Hansjörg Arnold, Partner Infrastructure & Mobility at PwC Germany

Zero emission bus registration in Germany: from 14 to 586 in five years

Since 2017, the number of new buses purchased each year has been growing exponentially: after 14 new buses in 2017, there were already 51 new additions in 2018; in 2020, 367 new vehicles were added, and in 2021 there were 586. Currently, five vehicle manufacturers account for around 85 per cent of the market. They produced a total of 1,071 of the e-buses in use. These come from the factories of Mercedes Benz (428), Solaris (287), VDL (239), van Hool (64) and Ebusco (53).

Most e-buses have batteries on board

Battery-electric buses are currently by far the most widespread e-bus variant (1,066). In 2021, transport companies put 553 new battery buses into service, compared to 313 vehicles in 2020. Both figures exceed the new acquisitions of the previous years 2019 (100) and 2018 (36) very significantly.

Maximilian Rohs, Senior Manager Infrastructure & Mobility at PwC Germany, says: “It is becoming apparent that the battery-electric bus will form the backbone of the bus fleet in the coming years, especially in our cities. Depending on the application, other drive technologies and especially the fuel cell bus will complete the spectrum.”

With 88 vehicles, electric buses with fuel cell drive are currently less widespread. The Cologne region is the leader here with 52 fuel cell buses at the moment. Wuppertal operates eleven and Höchst eight such vehicles.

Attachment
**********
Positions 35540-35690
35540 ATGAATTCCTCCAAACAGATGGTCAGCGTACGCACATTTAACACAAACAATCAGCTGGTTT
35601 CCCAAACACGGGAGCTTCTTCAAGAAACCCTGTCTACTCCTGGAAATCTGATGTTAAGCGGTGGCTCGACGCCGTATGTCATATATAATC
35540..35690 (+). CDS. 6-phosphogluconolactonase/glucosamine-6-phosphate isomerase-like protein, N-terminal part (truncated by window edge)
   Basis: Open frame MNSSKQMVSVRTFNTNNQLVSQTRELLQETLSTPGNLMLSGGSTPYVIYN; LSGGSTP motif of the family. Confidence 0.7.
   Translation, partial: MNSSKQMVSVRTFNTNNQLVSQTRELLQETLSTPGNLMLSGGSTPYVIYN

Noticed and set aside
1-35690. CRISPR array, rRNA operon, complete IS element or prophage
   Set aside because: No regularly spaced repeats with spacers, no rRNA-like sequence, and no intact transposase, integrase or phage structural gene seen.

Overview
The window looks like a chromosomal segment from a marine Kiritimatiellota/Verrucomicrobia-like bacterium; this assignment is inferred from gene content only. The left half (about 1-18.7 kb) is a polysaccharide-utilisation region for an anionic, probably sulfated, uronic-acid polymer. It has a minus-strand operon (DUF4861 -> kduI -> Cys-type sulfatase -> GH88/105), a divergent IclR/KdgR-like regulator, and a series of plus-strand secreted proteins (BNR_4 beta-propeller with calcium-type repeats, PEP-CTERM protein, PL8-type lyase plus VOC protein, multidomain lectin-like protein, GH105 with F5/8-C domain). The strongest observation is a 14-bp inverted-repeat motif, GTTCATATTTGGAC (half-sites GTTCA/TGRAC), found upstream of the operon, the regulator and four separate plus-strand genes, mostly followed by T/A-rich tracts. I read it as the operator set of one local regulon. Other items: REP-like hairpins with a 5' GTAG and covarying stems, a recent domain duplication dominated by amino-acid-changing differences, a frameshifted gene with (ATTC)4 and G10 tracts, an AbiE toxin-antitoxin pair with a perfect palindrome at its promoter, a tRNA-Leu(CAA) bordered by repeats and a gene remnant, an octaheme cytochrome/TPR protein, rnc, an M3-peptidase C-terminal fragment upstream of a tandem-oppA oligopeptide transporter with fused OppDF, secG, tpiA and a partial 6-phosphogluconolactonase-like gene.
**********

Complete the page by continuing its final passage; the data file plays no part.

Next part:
Currently, electric buses account for only about 2.4 percent of the total public transport bus fleet of about 54,000 vehicles; in relation to the approximately 35,000 city buses in Germany, the figure is 3.6 percent. Financial support will also be necessary in the future. The vehicle alone costs considerably more than twice as much as a comparable diesel bus – not including the infrastructure.

“In order to successfully implement the transformation, municipalities and operators need comprehensive financial support, both for the purchase and for operation,” says Maximilian Rohs of PwC. “But this is an investment that pays off: in climate protection and quality of life!” The PwC experts expect strong impulses from the European Union’s Clean Vehicles Directive. It provides for mandatory minimum quotas for the procurement of emission-free buses: by 2025, the share of “clean” vehicles in newly procured buses must be at least 45 percent. At least half of them must be “emission-free”, such as battery and fuel cell buses. From 2026, the mandatory quota will rise to 65 percent.

“The question is not whether transport companies should convert their fleets, but how best to go about it,” says PwC partner Hansjörg Arnold. “Companies need standards for the charging infrastructure. At the same time, the digitalisation of e-bus systems offers great opportunities for optimising operational processes. Transport companies need a future-proof electrification strategy – today rather than tomorrow.”